Trump administration can cut drug subsidies to hospitals: U.S. court
By Nate Raymond
(Reuters) – A divided U.S. appeals court on Friday ruled the Trump administration had the authority to reduce subsidies Medicare pays certain hospitals to obtain discounted pharmaceutical medications.
The U.S. Court of Appeals for the District of Columbia Circuit by a 2-1 vote overturned a judge’s decision that the administration lacked authority to cut such payments by $1.6 billion in 2018.
The cuts reduced subsidies for purchases by nonprofit hospitals of outpatient drugs bought through the 340B Drug Pricing Program, which allows them to buy medications at steep discounts and seek reimbursement.
A 2017 rule by the U.S. Department of Health and Human Services sought to address a gap between the discounted drug prices and the reimbursement rate that gave hospitals a substantial profit margin.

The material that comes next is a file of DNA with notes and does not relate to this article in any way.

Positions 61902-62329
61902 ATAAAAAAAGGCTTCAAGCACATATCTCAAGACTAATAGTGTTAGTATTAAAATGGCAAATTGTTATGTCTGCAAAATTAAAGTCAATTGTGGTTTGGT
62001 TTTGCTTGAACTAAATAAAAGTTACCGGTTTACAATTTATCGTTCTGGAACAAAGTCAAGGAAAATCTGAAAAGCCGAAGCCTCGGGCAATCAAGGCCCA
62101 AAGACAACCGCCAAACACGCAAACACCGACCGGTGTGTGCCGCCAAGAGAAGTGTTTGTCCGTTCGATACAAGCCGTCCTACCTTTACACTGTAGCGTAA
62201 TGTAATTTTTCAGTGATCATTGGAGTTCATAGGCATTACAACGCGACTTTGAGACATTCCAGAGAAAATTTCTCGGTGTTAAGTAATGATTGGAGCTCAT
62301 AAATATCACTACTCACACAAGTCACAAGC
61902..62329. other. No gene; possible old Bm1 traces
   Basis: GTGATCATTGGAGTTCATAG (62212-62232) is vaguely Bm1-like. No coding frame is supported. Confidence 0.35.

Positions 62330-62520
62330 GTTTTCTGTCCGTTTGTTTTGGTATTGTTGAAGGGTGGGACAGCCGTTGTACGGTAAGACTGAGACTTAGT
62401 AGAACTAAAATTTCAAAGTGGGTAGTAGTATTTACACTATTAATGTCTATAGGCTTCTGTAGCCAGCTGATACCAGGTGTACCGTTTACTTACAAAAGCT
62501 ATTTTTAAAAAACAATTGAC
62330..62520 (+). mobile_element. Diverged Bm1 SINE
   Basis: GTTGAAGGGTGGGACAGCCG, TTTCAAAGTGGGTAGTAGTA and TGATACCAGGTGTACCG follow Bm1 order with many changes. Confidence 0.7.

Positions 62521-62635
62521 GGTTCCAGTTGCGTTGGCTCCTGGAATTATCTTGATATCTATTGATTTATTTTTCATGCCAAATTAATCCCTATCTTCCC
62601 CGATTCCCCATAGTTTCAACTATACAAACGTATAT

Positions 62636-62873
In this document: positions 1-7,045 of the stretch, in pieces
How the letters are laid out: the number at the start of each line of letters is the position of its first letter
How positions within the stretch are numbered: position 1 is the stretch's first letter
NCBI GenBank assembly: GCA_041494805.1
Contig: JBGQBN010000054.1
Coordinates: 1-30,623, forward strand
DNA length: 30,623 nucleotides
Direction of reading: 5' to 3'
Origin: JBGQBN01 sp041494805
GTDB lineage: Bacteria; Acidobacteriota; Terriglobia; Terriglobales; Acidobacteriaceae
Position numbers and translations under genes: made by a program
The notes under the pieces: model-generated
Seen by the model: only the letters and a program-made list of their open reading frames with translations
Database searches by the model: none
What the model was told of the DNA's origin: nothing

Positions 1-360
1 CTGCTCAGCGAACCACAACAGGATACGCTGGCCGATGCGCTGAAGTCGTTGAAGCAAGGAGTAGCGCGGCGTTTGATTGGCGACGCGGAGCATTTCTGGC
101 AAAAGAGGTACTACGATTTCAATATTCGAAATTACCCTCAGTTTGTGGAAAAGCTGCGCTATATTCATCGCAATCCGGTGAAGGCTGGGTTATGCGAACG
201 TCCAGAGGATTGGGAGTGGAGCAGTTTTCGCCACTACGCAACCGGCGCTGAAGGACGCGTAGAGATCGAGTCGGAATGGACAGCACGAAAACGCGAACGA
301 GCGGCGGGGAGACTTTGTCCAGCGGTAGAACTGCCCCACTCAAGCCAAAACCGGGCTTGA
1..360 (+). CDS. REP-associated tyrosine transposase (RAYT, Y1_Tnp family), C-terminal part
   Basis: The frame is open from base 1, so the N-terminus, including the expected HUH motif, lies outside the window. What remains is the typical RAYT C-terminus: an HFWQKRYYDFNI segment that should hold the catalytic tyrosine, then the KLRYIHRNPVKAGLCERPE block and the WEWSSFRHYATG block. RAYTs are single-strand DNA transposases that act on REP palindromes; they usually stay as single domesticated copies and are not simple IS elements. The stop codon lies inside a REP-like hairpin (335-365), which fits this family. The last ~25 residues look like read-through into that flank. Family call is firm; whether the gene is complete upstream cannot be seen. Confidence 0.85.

The American Hospital Association and hospitals sued, arguing HHS’ 28.5% rate cut rested on an impermissible interpretation of the statute governing Medicare, the government healthcare program for people aged 65 and older.
U.S. Circuit Judge Sri Srinivasan, writing for the majority, said “HHS’s decision to lower drug reimbursement rates for 340B hospitals rests on a reasonable interpretation of the Medicare statute.”
U.S. Circuit Judge Cornelia Pillard dissented, saying the statute did not allow HHS to “take a major bite” out of funding for “financially strapped, public and nonprofit safety-net hospitals serving vulnerable populations.”
HHS Secretary Alex Azar called the ruling a “major victory for President Trump’s agenda of lower drug prices and better healthcare for all Americans.”
The American Hospital Association called on the administration to reverse the “harmful policy.”
Republican President Donald Trump’s administration has argued the payment system in place before the rate cuts led to unnecessarily high Medicare spending on prescription drugs.
It again cut the reimbursement rate for 2019, though U.S. District Judge Rudolph Contreras last year held that the change, like the 2018 ones, was unlawful.
(Reporting by Nate Raymond in Boston; Editing by Richard Chang and Jonathan Oatis)
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